My wife and I recently watched Captain Fantastic and we absolutely loved the film as a whole. Matt Ross (Silicon Valley) directed this film about a father trying to raise his kids in a self-created utopia in the woods. However, when push comes to shove and they are forced to leave, he has to come to grips with what it means to be a parent. Alongside the beautiful cinematography of the Pacific Northwest, the music established a world of innocence and sadness. From the first few seconds I recognized the music right away – Alex Somers. Alex is a producer, visual artist and film composer with an impressive background – frequent collaborator of Sigur Ros, producer of the soundtrack for We Bought a Zoo, and an all around super nice person. The following conversation details Alex’s work scoring Captain Fantastic. 

Will: I’m curious what was that process like, writing music for the film? Did you score it to the picture or were these pre-recorded tracks that they then placed alongside of it?
Alex: I met with the director two years before I even got hired to score it and we talked about the whole mood of the film and what he wanted. He had a mood board with the aesthetic that he wanted sonically. I wrote music to the picture and started my way at the beginning of the film and worked through, chronologically for the most part. It was really slow burning, the score. I worked on it like on and off for 10 months, so it was really mellow – typically not how it is when you’re scoring. It can be super intense and they only give you four weeks or six weeks or something and you’re freaking out. but this was really laid-back and we had all the time we wanted and I could work to night’s end in my studio by myself and the players that I like to typically work with.

Will: Can you tell me how the score came together with a team of people?
Alex: Yeah, of course. It was a really, really tiny team, but I had written and recorded almost everything in some version. I’m not the greatest musician on piano and vibraphone for example, but I have friends who can play much better. I wasn’t using notation, I just had stuff recorded and we would just talk about and then just do something and improvise and overdub and we just kind of made it up as we went. Sometimes it was a melody that was already present in the song and I just had them double it with voice. Sometimes, it was them just coming up with their own stuff. I think the last collaboration was a string section with the Amina girls and there was a few things that were notated but almost all of it was just us improvising together. I would hum something or they would just jam over it and then you know, over a few passes we would focus it down to us and that was good because it is only four of them. We would do like a base layer in several layers. I think some of the thickest one was like maybe 11 passes, so it would’ve sounded something like 44 players and yeah, they’re really good to do that with, they tune really well to themselves and improvise quickly and very fun. Yeah, it’s like a small circle of friends who have reached out too to help. It really makes all the difference, like sometimes it can, you just need to collaborate and have fun and laugh and be with other people and sometimes it’s I dread to think doing completely on my own, every step of the way.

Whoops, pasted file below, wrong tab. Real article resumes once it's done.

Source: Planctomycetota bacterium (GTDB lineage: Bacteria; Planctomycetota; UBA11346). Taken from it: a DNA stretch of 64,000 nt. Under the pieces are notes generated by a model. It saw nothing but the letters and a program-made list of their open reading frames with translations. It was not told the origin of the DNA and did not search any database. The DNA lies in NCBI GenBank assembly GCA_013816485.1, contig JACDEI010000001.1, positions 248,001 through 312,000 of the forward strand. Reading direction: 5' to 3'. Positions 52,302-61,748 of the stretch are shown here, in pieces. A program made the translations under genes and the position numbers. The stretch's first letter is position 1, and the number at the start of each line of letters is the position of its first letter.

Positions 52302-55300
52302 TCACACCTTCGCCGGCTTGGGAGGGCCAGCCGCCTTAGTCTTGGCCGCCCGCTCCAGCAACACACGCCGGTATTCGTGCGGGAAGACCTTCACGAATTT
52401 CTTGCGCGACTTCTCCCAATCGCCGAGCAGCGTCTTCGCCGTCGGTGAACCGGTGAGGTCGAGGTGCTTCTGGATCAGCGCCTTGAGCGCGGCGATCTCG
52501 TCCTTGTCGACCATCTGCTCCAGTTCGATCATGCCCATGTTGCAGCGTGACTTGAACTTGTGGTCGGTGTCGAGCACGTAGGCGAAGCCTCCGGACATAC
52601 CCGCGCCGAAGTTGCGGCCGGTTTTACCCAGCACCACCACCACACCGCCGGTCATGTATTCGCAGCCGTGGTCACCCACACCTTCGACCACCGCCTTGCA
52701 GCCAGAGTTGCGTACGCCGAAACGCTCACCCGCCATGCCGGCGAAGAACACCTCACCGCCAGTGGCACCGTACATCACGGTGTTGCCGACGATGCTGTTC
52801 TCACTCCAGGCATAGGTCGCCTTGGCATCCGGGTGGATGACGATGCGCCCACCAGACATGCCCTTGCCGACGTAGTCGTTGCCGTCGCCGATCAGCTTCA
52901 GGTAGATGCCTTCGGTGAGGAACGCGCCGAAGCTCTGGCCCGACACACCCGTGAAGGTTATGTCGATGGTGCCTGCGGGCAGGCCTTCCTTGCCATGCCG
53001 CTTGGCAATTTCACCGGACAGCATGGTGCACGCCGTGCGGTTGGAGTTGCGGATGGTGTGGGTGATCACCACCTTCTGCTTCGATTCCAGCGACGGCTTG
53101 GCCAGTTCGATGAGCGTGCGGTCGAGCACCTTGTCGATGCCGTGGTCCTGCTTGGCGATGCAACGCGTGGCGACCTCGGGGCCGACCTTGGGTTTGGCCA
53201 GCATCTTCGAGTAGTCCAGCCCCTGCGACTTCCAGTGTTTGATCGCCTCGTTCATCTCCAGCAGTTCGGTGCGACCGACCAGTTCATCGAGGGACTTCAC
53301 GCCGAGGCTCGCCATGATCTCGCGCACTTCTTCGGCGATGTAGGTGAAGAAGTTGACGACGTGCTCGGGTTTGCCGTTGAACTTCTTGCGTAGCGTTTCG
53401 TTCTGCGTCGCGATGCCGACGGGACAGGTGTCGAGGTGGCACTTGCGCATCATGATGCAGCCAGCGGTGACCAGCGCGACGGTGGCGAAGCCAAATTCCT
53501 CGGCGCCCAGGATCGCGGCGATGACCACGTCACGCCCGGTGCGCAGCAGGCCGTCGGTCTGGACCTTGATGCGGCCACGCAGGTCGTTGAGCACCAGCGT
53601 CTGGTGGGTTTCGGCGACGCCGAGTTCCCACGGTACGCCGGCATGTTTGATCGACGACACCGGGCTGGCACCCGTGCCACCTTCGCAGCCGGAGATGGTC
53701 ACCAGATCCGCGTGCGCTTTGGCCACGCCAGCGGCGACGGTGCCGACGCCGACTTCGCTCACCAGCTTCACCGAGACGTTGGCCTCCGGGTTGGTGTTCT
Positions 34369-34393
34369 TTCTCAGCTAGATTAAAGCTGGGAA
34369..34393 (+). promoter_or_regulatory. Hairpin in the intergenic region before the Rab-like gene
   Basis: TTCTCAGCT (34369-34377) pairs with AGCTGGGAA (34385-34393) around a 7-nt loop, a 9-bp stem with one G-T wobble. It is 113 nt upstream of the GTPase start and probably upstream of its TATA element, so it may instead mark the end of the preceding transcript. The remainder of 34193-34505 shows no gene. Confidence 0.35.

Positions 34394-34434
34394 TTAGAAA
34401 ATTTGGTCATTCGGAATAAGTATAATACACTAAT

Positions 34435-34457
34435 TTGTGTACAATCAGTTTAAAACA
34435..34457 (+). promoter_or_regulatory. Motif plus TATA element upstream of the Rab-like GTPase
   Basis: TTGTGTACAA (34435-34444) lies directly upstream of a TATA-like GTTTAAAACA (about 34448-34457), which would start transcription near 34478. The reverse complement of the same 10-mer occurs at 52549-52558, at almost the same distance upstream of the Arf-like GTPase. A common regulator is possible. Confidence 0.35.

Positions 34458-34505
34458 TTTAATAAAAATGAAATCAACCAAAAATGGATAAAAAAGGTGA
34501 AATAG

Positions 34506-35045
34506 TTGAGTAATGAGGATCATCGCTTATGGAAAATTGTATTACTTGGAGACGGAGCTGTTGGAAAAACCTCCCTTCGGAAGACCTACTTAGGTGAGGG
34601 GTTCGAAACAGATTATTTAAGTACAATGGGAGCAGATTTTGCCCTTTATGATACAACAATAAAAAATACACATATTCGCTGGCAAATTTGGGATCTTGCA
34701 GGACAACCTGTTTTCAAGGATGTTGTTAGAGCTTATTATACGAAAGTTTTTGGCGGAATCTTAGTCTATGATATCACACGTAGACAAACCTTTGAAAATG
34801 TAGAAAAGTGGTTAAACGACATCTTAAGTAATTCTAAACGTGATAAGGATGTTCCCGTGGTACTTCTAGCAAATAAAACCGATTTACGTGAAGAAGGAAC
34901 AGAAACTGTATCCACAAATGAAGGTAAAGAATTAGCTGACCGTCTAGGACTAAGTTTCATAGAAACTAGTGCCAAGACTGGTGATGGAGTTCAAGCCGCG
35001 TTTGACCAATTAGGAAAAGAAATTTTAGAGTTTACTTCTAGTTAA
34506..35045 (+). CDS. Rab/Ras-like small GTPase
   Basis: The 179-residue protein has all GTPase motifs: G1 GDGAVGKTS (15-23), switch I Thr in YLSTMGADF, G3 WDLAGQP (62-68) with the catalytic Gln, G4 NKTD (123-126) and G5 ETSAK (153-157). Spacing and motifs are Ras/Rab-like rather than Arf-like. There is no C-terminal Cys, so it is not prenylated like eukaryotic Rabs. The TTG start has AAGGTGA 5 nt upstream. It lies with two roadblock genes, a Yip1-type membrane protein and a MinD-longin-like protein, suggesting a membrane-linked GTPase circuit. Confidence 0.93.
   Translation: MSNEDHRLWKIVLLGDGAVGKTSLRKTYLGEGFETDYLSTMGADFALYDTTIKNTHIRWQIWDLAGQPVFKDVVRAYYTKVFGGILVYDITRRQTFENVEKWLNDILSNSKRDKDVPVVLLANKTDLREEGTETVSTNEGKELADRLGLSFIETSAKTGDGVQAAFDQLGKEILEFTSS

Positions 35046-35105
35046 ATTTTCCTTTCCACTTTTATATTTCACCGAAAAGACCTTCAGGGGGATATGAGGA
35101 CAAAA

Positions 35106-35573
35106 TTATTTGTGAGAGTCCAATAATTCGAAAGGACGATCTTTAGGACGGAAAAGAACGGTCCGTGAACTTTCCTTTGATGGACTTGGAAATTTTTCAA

Will: So you met early on with the director to talk about the mood, tone and the world that he wanted to build, but once you started recording, and scoring the specific scenes, what was the collaboration like after that? Did you have like full creative control or did he come back and say “hey, I really like this Alex but it really needs to peak at this point” or “you know we actually really want to go for like a different mood for this scene?” Did you have a large number of revisions he asked you to make?
Alex: Yeah, similar to what you just said. The director’s name is Matt Ross and I asked him if one of my first passes of the film I could just do whatever I wanted and he was totally into that. I actually scored the entire film except for a few cues that were difficult. So, I sent everything in one batch and then just waited. He came back with notes like you said, like “this one needs to be more mellow or more intense”. There might have been like four or five rounds of that kind of thing and then he’d come back with like a big page of notes and then I would implement them. And again for some reason, instead of taking each cue, I prefer to do like the whole film so I might spend more than a week doing the revisions for everything and then send it. It just felt a little more wholesome like that rather than like changing just one little note on one cue and sending. It went back and forth a few times and it was actually Matt who really encouraged more backing vocals and I didn’t know how much of that we would use or was needed but I think he really connected to it, he really likes singers, really liked Jonsi’s voice and what it was doing to the music so he kept saying, “what if we try voices in that cue and that cue and that cue”.

Will: It’s so interesting to hear that you did four, five rounds of revisions and you never lost your artistic voice. I knew right away that it was your work. It can be easy to lose your voice in that process because you’re having to fit your aesthetic within somebody else’s aesthetic or priorities or whatever. It’s amazing that you’re able to still hold onto your unique voice even when you’re doing the music in service a larger vision.
Alex: Yeah, yeah thanks so much, that’s really sweet of you to say.

Stay tuned for part two of my conversation with Alex where he shares his advice for up and coming composers, his path into the field and what he’s up to now.